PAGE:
On-off events are particularly vulnerable to the adequacy of the day or week selected. Parallel local activities organized onthat day, as well as other events that may interfere (sports events, elections, etc.)should be considered. Try to coordinate efforts with the rest of local agents of scientific culture (see “local dimension”).
Schedules should be adapted to target populations. Schools need to prepare visits with months in advance; scientists are often also professors and have exams and classes, etc.
SCIP planning must be realistic and consider allthe activities that will be needed before, during and after it.

6. Formats / Ways
One of the most appreciated values by visitors in science centers and scientific events is precisely their ability to present new and old issues in a different, attractive, aesthetically pleasing, emotional and innovative way. Despite this, there are stillvery flat and unimaginativeactivities.Innovation and creativity should be very present in all SCIP.
Experience and exploration are also two characteristics highly valued by citizens. Promoting activities that allow these experiences can increase their impact among the public.
Many SCIP have as a main objective to encourage public participation in science, but the truthis that many of them continue to offer one-way communication (those who know filling the knowledge gaps of those who don’t know). Citizens who attend these activities expecting to be heard and participate in important decisions often feel cheated or disappointed. It should be clear whether a SCIP is participatory or not and, in this last case, how this participation will be guaranteed and evaluated.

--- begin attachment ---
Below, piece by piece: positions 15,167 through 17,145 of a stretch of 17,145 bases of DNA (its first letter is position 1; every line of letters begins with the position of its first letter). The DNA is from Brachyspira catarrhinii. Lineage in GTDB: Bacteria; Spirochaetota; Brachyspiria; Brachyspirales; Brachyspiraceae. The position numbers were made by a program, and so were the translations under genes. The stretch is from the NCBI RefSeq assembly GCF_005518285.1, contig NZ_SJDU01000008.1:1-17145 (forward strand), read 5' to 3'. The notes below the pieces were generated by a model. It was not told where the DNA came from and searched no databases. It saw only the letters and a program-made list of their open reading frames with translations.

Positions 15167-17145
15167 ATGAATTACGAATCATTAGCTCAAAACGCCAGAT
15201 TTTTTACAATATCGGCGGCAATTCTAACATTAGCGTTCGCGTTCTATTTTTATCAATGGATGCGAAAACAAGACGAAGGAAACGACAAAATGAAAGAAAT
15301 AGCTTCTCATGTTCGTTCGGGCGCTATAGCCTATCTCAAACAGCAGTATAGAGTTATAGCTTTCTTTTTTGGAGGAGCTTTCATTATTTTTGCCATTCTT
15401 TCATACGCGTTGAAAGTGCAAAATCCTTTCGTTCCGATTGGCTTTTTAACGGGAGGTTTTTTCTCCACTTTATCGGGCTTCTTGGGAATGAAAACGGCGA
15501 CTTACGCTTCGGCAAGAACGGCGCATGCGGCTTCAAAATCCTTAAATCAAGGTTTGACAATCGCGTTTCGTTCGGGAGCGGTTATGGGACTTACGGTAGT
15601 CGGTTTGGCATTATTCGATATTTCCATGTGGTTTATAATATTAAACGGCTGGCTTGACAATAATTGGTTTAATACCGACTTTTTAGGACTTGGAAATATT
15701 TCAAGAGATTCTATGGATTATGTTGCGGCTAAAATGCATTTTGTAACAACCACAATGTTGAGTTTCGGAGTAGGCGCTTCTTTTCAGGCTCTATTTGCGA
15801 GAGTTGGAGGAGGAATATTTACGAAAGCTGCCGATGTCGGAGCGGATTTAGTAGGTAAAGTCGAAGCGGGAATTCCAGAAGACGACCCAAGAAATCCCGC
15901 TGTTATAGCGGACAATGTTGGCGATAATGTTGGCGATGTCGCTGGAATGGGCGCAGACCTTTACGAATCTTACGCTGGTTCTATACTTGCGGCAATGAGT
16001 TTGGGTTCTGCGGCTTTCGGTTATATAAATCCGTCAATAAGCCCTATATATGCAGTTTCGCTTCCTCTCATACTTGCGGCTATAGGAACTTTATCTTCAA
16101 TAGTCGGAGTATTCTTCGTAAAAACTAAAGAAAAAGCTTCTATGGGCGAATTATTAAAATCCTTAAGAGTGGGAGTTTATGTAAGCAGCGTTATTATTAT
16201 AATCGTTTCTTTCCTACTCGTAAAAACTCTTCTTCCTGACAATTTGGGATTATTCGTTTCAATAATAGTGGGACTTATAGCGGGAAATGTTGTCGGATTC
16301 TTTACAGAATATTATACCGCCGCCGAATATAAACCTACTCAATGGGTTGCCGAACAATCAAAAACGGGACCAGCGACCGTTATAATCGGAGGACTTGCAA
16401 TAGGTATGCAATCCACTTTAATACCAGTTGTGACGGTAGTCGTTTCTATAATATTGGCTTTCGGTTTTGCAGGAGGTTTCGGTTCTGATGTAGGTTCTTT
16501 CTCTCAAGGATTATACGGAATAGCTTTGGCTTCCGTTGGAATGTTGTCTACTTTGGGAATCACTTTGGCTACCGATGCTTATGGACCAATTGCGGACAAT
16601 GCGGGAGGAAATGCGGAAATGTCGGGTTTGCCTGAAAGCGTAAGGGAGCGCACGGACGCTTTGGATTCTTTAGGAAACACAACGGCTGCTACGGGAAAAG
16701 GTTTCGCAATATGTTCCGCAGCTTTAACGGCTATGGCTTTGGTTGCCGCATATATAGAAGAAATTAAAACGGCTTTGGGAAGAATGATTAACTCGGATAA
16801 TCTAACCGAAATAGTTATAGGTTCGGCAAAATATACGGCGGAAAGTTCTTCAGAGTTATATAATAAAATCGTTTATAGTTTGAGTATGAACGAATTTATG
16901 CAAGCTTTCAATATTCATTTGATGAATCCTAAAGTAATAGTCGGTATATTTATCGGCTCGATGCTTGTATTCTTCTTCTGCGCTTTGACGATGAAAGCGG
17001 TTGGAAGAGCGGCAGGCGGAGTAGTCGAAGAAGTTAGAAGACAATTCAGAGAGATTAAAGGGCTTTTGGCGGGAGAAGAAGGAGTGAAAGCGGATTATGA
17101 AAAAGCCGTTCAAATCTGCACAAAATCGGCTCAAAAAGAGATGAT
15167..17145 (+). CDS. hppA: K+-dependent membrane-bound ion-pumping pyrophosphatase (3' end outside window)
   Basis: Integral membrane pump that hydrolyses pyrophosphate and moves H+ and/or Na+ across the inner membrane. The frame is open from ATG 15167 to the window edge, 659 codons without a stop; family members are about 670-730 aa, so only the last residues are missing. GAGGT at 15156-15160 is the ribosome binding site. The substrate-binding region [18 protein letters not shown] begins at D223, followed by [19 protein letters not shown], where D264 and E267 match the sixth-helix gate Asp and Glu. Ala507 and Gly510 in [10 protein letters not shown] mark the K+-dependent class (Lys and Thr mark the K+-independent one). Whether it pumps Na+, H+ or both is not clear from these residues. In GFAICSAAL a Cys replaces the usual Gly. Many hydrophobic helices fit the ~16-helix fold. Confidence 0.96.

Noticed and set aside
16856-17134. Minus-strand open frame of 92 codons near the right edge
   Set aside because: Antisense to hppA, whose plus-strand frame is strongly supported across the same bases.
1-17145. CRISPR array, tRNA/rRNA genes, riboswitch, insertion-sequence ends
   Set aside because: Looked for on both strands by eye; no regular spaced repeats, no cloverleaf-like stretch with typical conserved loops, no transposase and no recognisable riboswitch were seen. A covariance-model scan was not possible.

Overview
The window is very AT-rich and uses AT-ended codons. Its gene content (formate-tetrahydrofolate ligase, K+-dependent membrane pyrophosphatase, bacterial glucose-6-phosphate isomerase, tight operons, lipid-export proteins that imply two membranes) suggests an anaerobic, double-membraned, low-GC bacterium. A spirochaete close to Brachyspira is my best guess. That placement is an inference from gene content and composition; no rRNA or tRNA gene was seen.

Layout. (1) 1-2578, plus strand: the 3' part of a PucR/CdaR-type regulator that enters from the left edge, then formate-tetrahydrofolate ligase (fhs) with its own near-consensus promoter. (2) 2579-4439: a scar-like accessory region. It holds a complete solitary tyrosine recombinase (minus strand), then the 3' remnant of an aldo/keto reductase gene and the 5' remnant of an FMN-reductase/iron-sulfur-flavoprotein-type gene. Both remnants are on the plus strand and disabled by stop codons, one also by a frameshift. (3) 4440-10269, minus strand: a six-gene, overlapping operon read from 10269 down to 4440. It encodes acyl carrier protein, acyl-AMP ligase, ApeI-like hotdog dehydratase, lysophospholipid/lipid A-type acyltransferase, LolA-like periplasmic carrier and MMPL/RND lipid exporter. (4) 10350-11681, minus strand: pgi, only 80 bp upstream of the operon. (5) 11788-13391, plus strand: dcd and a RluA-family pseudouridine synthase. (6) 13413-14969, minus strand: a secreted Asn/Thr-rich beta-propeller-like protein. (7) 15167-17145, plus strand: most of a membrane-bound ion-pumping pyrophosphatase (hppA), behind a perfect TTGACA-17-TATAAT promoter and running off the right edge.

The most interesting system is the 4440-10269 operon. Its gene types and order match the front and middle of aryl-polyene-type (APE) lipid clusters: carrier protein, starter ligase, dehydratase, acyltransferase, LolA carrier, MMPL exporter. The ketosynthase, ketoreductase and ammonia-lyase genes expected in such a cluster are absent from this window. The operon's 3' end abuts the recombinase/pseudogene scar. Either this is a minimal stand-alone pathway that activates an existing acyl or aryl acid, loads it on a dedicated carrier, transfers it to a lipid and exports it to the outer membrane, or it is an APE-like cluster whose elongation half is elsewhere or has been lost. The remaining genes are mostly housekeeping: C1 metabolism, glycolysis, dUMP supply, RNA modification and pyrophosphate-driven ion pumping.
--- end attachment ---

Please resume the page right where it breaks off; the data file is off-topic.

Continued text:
Scientists that regularly participate in SCIP usually appreciate the contact with the public, but not always recognize the value of public feedback nor their opinions or knowledge. SCIP organizers who want a genuinely public participation should guarantee that scientists and other invited actorsunderstandwhat public participation is and help share its value.
European Commission, as well as national and local authorities, can greatly contribute to encourage public participation in decision-making through SCIP.

7. Local dimension
The coordination among local scientific communication agents should be a priority in local policies because it helps increase the relative impact of each of them. Local policies promoting science should contribute to such coordination. They should also identify the main local agents in science communication (such as science museums and science events organizers), work with them and try to support their activities. Similarly, new or smaller organizations should also getsupport.
SCIP should help inform citizens about relevant issues related to innovations of their city and key local problems. They should also make clear in which ways citizens can access these innovations or contribute to solve these problems.